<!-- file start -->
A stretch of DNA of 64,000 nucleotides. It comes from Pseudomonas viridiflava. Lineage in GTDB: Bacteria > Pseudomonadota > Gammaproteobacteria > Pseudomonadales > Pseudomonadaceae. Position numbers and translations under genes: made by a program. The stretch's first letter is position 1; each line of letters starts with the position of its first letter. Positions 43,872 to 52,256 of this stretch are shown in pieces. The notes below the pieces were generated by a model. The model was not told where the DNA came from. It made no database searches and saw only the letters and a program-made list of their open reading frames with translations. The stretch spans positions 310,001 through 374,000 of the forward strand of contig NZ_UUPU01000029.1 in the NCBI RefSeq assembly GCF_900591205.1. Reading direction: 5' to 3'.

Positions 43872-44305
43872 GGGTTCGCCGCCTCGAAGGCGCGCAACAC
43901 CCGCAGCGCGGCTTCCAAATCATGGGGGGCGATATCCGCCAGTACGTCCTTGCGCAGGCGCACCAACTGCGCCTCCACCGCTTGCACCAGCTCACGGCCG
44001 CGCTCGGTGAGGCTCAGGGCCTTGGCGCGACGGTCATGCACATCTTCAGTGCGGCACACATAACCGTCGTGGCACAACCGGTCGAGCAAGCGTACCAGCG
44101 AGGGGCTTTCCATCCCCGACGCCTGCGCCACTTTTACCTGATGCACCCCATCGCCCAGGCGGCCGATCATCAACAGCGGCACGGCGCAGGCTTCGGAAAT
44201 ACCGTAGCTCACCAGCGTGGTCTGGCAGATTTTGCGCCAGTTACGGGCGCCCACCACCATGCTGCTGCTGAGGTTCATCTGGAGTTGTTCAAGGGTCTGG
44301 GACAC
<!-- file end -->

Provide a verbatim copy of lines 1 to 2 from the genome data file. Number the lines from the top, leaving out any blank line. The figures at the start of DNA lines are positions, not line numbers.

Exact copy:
A stretch of DNA of 64,000 nucleotides. It comes from Pseudomonas viridiflava. Lineage in GTDB: Bacteria > Pseudomonadota > Gammaproteobacteria > Pseudomonadales > Pseudomonadaceae. Position numbers and translations under genes: made by a program. The stretch's first letter is position 1; each line of letters starts with the position of its first letter. Positions 43,872 to 52,256 of this stretch are shown in pieces. The notes below the pieces were generated by a model. The model was not told where the DNA came from. It made no database searches and saw only the letters and a program-made list of their open reading frames with translations. The stretch spans positions 310,001 through 374,000 of the forward strand of contig NZ_UUPU01000029.1 in the NCBI RefSeq assembly GCF_900591205.1. Reading direction: 5' to 3'.

Positions 43872-44305